34 Facts About Ayutthaya Kingdom


The Ayutthaya Kingdom is considered to be the precursor of modern Thailand and its developments are an important part of the History of Thailand.

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Ayutthaya Kingdom emerged from the mandala of city-states on the Lower Chao Phraya Valley in the late fourteenth century during the decline of the Khmer Empire.

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Ayutthaya Kingdom faced invasions from the Toungoo dynasty of Burma, starting a centuries' old rivalry between the two regional powers, resulting in the First Fall of Ayutthaya Kingdom in 1569.

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The Late Ayutthaya Kingdom Period was described as a "golden age" of Siamese culture and saw the rise in predominance of trade and political and cultural influence from the Chinese trade, a development that would continue to expand for the next century following the fall of Ayutthaya Kingdom.

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In foreign accounts, Ayutthaya was called "Siam", but many sources say the people of Ayutthaya called themselves Tai, and their kingdom Krung Tai meaning 'Tai country' .

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Many polities had existed in the Lower Chao Phraya Valley before the foundation of Ayutthaya Kingdom including the Khmer Empire, Lopburi, Suphan Buri and Phetchaburi.

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Integrity of the patchwork of cities of early Ayutthaya Kingdom was maintained largely through familial connections under the mandala system.

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Politics of Early Ayutthaya Kingdom was characterized by rivalries between the two dynasties; the Uthong dynasty based on Lopburi and the Suphannabhum dynasty based on Suphanburi.

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Ayutthaya Kingdom sent military campaigns into Sukhothai, Angkor, and Lan Na.

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The government of Ayutthaya Kingdom was centralized and institutionalized under King Trailokkanat in his reforms promulgating in Palatine Law of 1455, which became the constitution of Ayutthaya Kingdom for the rest of its existence and continued to be the constitution of Siam until 1892, albeit in altered forms.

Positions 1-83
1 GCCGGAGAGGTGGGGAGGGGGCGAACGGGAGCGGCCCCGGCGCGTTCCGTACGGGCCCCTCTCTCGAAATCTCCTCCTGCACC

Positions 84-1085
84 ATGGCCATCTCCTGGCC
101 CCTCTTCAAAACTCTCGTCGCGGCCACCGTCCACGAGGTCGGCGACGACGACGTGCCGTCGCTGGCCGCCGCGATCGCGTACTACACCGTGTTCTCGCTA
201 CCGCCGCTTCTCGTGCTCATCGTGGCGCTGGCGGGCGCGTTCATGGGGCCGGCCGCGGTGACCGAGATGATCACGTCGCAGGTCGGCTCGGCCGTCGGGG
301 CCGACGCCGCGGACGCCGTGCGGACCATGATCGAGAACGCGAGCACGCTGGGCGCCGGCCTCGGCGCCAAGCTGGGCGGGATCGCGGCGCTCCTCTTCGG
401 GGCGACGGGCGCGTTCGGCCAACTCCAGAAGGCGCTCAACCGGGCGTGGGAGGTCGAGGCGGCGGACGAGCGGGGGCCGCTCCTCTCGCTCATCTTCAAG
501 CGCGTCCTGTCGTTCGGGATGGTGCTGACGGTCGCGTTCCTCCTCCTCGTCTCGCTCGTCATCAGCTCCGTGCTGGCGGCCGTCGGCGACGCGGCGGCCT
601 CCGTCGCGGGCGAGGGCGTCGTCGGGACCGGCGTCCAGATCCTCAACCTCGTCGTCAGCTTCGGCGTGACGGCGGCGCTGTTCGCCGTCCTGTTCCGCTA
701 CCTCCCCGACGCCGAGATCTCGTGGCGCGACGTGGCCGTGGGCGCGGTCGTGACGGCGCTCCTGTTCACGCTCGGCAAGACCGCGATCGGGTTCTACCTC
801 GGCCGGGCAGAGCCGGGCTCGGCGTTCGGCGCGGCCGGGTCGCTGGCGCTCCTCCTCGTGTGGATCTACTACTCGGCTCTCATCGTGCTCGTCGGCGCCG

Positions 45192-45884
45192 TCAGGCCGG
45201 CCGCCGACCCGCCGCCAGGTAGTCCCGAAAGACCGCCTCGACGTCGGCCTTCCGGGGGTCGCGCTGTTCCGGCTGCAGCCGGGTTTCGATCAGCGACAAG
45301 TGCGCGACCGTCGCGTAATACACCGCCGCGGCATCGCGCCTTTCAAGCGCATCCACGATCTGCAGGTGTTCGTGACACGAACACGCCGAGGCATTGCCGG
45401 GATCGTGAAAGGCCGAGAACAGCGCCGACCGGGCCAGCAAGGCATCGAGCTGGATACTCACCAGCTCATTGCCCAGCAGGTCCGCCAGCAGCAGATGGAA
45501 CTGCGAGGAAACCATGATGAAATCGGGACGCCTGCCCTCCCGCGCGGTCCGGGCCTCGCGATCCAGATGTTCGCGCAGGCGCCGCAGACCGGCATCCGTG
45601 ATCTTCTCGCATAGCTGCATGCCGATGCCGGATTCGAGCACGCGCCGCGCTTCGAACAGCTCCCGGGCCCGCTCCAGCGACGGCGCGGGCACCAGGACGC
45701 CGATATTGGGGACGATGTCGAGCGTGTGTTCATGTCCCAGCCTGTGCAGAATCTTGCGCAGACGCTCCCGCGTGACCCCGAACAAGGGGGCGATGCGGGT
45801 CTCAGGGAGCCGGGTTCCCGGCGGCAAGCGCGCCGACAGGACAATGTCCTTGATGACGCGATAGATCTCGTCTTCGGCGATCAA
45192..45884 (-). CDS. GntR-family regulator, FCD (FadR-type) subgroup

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At the start of the 15th century, Ayutthaya Kingdom showed an interest in the Malay Peninsula, but the great trading ports of the Malacca Sultanate contested its claims to sovereignty.

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Ayutthaya Kingdom launched several abortive conquests against Malacca which was diplomatically and economically fortified by the military support of Ming China.

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Songtham temporarily restored stability to Ayutthaya Kingdom and focused inward on religious construction projects, notably a great temple at Wat Phra Phutthabat.

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In 1662 war between Burma and Ayutthaya Kingdom erupted again when King Narai attempted to take advantage of unrest in Burma to seize control of Lan Na.

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In 1753, following the request made by a delegation of Sri Lankan monks who traveled to Ayutthaya Kingdom, Borommakot sent two Siamese monks to reform Theravada Buddhism in Sri Lanka.

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Ayutthaya Kingdom fought with the Nguyen Lords for control of Cambodia starting around 1715.